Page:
battery, with intent to kill, and carrying
concealed deadly weapons, and in default
he was locked up .in a cell, and up to the
present writing'still remains io limbo.
Ingersoll appealed to several persons to
go in search of bail for him, but all refused.
PHiLA.D3H.FHta--3 P- M.-Tho arrest of
Ingersoll .bas caused considerable excite?
ment, A large crowd has collected around
Spring Garden, where he is confined, and
threats are freely made to lynch him, ?e.'
Ingersoll's friends are endeavoring to
take out a writ of habeas corpus, but so
far have Dot succeeded in finding the Al?
derman by whom be was committed.
Recent Operations of Stoneman'a Com?
KNOXVILLE, Thursday, April 27.;-Since
the last intelligence from Gen. Stoneman'a
command, the following is a summary of
what it has accomplished:
One portion of the command under Col.
Palmer moved down the Catawba River,
dispersing parties going South-west from
Johnston's army, and capturing upward of
2,000 prisoners and two pieces of artillery,
and among tho things destroyed was the
immense railroad bridge across the Catawba
River, 1,125 feet long and sixty feet high.
Then learning that a general armistice had
been entered into between Sherman and
Johnston, Col. Palmer ceased operations.
The other poet ton of the command, !"
ander Gen. Gillern, attacked and routed
the rebel force under Maj. Gen. McGowan
at Morg^hton, taking one piece of artillery.
Gen. Gillern afterward forced the passes -
through the Blue Ridge held by the rebel
forces under Gen. Martin, taking six pieces
of artillery, and would have, captured or
dispersed.the whole force had he not been
met by Martin with a flag bf truce bearing -,
a letter from Gen. Sherman,countersigned -
by Gen. Johnston and "directed to Gan.
Stoneman, ordering a general suspension
of hostilities, and the withdrawal of our ?.?
forcea under Gen. Stoneman. "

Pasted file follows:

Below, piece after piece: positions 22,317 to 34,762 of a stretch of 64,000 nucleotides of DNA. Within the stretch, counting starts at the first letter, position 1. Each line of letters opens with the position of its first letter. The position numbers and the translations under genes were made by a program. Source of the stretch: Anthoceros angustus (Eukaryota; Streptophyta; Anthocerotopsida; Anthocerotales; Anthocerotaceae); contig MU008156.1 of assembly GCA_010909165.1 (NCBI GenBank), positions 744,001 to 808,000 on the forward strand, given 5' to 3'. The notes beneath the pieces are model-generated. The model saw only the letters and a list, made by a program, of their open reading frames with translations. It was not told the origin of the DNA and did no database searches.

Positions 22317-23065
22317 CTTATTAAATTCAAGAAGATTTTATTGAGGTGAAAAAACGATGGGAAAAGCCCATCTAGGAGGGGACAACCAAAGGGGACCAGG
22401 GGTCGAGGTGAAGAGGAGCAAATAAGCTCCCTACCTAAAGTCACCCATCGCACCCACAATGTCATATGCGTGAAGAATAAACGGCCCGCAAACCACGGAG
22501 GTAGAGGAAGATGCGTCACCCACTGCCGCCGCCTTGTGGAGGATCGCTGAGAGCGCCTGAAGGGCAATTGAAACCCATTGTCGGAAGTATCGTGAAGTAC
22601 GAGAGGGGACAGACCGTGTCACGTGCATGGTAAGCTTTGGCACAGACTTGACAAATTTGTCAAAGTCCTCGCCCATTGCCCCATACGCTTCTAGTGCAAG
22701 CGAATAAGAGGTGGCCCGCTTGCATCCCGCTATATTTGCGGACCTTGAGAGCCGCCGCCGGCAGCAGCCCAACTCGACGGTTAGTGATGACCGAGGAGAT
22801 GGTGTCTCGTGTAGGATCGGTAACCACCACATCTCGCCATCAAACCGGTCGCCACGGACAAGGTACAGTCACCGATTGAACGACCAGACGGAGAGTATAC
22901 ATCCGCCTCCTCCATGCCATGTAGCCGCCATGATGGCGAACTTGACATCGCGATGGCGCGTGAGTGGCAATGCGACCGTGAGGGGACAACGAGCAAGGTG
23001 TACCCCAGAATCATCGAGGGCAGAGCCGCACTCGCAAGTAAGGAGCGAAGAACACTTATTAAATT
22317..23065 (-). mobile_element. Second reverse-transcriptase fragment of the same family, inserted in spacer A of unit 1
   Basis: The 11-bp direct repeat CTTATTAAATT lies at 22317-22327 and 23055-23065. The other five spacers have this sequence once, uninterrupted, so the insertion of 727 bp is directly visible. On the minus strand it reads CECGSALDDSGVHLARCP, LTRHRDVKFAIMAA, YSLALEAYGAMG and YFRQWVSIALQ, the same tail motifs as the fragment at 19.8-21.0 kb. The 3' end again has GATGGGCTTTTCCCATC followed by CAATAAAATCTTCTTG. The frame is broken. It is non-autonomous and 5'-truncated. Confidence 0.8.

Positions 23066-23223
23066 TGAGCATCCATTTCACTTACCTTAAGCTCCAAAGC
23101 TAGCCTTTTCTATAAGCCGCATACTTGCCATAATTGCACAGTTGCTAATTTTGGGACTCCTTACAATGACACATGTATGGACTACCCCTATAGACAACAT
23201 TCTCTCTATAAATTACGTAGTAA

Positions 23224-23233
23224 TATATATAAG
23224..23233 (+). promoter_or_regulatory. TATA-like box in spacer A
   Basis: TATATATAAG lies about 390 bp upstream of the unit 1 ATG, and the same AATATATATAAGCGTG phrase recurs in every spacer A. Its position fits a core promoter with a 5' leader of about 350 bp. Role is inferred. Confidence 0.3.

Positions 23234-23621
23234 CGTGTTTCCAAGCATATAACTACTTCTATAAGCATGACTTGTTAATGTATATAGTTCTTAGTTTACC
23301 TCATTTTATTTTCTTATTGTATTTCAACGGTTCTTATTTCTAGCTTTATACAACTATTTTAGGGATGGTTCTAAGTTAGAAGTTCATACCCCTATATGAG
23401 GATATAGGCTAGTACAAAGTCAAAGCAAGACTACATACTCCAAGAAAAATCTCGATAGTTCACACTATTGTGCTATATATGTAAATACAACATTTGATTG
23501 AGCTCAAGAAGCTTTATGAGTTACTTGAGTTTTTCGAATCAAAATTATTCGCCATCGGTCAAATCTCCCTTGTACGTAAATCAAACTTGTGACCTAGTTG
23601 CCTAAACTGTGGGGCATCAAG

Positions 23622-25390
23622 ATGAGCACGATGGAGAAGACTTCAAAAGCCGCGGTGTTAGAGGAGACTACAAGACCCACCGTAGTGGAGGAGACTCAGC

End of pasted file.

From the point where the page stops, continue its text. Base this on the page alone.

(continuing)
BOOTH, THE ASSASSIN.--From Mr. J.
F. Duncan, a worthy citiawn of Pittsburg,
who bas just returned from Meadville,.
Pennsylvania, we learn the following inter*
eating facts relative to the premeditation of
the murder of the President by Booth,
which add to the ?vidence already accu?
mulated to show that the terrible crime was
concocted long since, though instead of the ?
pistol, poison was to be used to effect his
On the 4th of June, 1864, Booth regis?
tered his name, took a room and remained
a short time at the McHenry House,'Mead?
vale. While them he wrote with his "
diamond ring, upon the glass ia the wind?w
of his roora, this sentence:
'Abe Lincoln departed this life,
Aug'st 13th, 186*,
,By poison." * - -
Since then, Booth has been in the habit
offrequettly sending pee pie to the McHenry
House, and they have generally occupied
the room he had. The names of all these
persons are now being transcribed from the
hotel register, and will be placed in the .
hands of the proper authorities, in order
that they may be traced up and one more
clue, at least, be gained toward the dis?
covery of the foul plot of assassination to
which our beloved President has fallen a
victim. The plate of glass on which the
sentence quoted was wr itten, has been care?
fully removed from the window and framed
for preservation. The writing on it ex?
actly corresponds with the signature of -
Booth on the register. It is undoubtedly
This information is in the hands of Mr.
Snowden, agent bere for the Associated
Press, who will at once transmit it over the
It is lesa painful to learn ie youth than
to be ignorant in old age.